Data were analyzed using SPSS 13.0. Internal consistency was calculated for both scales in the pre-test. Pre-test students were grouped using K-means cluster analysis. Student’s t- and Wilcoxon z-tests were used to compare means in the pre- and post-tests.
A total of 59 of 70 students (84%, with 49% female respondents) participated in the study; 11 students were not present at the time of data collection.
Internal consistency of the Scales
Alphas were 0.84 for the Positive Attitudes Subscale (PAS) and 0.61 for the Negative Attitudes Subscale (NAS) of the CSAS. Since alpha was lower than 0.70 for NAS, we reverse-coded the data for negative items and calculated alpha for the total scale score: 0.82 in pre-test; 0.83 in post-test. This alpha justified the use of the scale with the total score. For the ETS, alphas were 0.75 in pre-test and 0.73 in post-test.
Students were grouped unintentionally into two groups for attitudes toward communication skills and empathic tendency by using K-means cluster analysis. In the pre-test, 29 (49%) students had positive attitudes toward CS learning and 35 (59%) had higher empathic tendencies (Table 1). These groups were named as positive and negative attitude group (PAG and NAG) and as higher and lower empathic tendency group (HEG and LEG). The mean scores of two CSAS clusters and of two ETS clusters significantly differed in pre-test (t=-0.87, d.f.=57, p<0.001 and t=-8.80, d.f.=57, p<0.001 respectively).
Comparisons of pre- and post-test findings
In PAG, attitudes decreased significantly after training, whereas in NAG they did not change significantly. In HEG, empathy scores did not change significantly however, in LEG empathic tendency significantly increased (Table 1).
Table 1: Pre- and Post-test Comparisons of First-year Medical Students’ Responses to Clinical Skills Training
Women students had higher mean scores than men in both CSAS and ETS and in pre- and post-tests. In the pre-test, CSAS scores and ETS scores were significantly different by gender (t=-3.49, p=0.001, t=-2.23, p=0.03, respectively). In the post-test, this difference was also significant for CSAS (t=-3.94, p=0.001) and ETS (t=-2.16, p=0.03).
At the beginning of CS training, almost half of our students had positive attitudes toward CS, similar to findings from a study by Dereboy et al. (2005). However, our students were not nearly as positive as students in a study by Rosenthal and Ogden (1998), who reported that 89.3% of first-year students agreed on the importance of CS training. This might be related to the fact that we used a scale to measure the attitudes, whereas Rosenthal and Ogden obtained their ratio from the participants’ single response to the statement: “Communication skills should be emphasized more.”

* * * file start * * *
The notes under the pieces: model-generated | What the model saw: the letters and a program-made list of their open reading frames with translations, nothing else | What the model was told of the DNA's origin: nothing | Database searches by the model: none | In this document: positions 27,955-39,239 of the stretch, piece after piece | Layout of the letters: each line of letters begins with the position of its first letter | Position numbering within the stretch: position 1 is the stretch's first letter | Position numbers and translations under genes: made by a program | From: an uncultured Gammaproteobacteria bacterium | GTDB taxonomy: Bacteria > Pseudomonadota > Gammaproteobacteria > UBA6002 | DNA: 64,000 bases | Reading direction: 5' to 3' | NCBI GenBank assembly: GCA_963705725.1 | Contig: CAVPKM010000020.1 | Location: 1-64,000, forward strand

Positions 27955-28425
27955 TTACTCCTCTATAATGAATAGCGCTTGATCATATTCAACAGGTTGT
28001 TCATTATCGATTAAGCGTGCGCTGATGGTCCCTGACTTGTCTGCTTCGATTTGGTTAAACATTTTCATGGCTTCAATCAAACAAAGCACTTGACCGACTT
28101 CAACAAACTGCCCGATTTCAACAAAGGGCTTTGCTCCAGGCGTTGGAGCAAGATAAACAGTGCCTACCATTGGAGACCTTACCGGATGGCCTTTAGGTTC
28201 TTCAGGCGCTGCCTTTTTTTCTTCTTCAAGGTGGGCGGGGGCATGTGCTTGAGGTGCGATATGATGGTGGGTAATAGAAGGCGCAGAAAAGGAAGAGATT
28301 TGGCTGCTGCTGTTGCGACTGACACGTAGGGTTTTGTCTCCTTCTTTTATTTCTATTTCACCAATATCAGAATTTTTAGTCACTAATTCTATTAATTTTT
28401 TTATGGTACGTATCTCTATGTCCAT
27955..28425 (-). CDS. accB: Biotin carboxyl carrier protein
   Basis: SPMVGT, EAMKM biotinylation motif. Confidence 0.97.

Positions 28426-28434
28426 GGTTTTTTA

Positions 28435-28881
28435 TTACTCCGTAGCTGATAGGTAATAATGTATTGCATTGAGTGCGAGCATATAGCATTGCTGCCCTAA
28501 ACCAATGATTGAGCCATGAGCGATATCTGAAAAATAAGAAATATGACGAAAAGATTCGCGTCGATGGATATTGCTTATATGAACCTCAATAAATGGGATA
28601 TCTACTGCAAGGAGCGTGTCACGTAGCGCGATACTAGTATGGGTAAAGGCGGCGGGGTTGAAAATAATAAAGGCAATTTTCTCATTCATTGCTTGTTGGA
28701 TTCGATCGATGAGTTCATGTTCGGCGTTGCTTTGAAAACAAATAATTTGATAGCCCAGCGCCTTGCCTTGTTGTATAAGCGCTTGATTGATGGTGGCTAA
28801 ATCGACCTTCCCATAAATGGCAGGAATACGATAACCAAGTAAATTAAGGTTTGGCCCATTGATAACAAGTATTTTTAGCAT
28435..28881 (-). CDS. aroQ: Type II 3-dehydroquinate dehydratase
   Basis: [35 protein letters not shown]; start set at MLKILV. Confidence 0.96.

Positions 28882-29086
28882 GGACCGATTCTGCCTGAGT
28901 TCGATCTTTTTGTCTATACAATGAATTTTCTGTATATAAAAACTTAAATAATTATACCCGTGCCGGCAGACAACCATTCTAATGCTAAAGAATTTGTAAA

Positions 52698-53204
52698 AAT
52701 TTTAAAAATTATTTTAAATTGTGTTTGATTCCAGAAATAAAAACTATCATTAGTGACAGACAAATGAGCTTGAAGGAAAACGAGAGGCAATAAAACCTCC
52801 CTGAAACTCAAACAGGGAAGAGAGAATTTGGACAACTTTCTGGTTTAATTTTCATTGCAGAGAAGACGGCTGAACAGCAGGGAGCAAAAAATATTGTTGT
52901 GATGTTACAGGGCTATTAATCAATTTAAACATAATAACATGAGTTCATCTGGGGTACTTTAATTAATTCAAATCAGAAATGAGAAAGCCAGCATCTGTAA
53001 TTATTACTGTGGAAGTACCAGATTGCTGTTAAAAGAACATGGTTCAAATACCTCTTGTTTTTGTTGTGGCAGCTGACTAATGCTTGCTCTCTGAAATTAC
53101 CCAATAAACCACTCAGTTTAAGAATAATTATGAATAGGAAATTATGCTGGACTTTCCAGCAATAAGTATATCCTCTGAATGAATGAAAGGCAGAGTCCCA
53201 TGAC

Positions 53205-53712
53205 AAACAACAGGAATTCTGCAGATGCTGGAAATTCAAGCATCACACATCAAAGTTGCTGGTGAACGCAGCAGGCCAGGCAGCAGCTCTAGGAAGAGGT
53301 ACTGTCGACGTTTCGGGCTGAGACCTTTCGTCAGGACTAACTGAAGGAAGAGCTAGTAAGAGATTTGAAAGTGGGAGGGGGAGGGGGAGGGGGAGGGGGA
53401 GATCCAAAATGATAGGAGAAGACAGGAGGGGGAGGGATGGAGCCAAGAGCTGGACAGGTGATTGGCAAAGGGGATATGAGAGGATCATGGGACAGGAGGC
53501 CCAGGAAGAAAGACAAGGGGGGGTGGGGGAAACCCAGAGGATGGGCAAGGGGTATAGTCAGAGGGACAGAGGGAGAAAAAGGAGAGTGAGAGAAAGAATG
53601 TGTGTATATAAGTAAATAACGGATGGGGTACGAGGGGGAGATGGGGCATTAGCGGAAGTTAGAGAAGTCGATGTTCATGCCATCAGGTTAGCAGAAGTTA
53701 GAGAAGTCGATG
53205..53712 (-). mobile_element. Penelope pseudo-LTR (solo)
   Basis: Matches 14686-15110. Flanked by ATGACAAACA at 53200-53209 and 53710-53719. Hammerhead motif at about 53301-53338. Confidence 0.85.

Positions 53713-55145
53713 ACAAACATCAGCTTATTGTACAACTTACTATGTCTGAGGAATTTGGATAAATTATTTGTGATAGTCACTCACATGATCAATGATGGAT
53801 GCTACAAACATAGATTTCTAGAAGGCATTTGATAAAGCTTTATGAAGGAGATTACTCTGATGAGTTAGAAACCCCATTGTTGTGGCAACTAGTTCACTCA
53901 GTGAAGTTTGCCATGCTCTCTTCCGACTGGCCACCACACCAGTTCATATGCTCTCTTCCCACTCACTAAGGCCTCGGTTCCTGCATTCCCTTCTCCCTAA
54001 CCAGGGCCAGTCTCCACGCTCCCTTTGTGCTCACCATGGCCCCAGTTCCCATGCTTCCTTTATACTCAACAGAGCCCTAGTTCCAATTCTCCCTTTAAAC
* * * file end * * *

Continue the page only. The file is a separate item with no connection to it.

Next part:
One of the effects observed was that our year 1 programme appeared to reduce the differences in students’ attitudes toward CS and their interpersonal CS. There was also a moderation in attitudes and empathic tendencies by the end of the year. In PAG, attitudes actually shifted to less positive. This change could be interpreted in terms of a “boomerang effect” due to negative perceptions about the source of influence (in this case the tutors). Another reason for this effect might be a phenomenon described as ‘reactance’, i.e. if people think a message is deliberately intended to persuade or manipulate them, then, they may not be easily persuaded (Brehm, 1966). A third reason might be a reaction to changing attitudes. Some students could have felt forced to behave in a specific way - different from what they were used to. Finally, it is possible that our curriculum itself was not effective enough to achieve the goal of changing students’ attitudes toward CS in a desirable direction.
Comparisons of empathic tendencies between pre- and post-tests indicated that in LEG, training increased students’ empathic tendencies whereas in HEG it did not. Hojat et al. (2004) found that empathic tendency decreased from the beginning to the end of the third year, more in line with our HEG participants.
Overall, women’s attitudes were more positive and their empathic tendencies were higher than men’s, which is consistent with findings from other studies (Rees & Sheard, 2002; Hojat et al., 2002). This might suggest the need for additional training for male students.
There are limitations to our study. First, data related to students’ perceptions about tutors were not collected. Gathering students’ feedback about tutors and course content after the classes would be useful in future investigations. Second, the number of students was limited, only 59 participated (though the participation rate was 84%). Third, given the study focus on first-year students, it was not possible to examine multiple and long-term effects on attitudes and empathic tendencies throughout medical school.
In view of our findings, it can be speculated that our curriculum is in need of further examination and modification in order to create positive changes in students’ attitudes toward communication skills. Future research comparing different medical schools and classes on larger samples is likely to enhance our knowledge about the effects of communication skills training on students’ attitudes.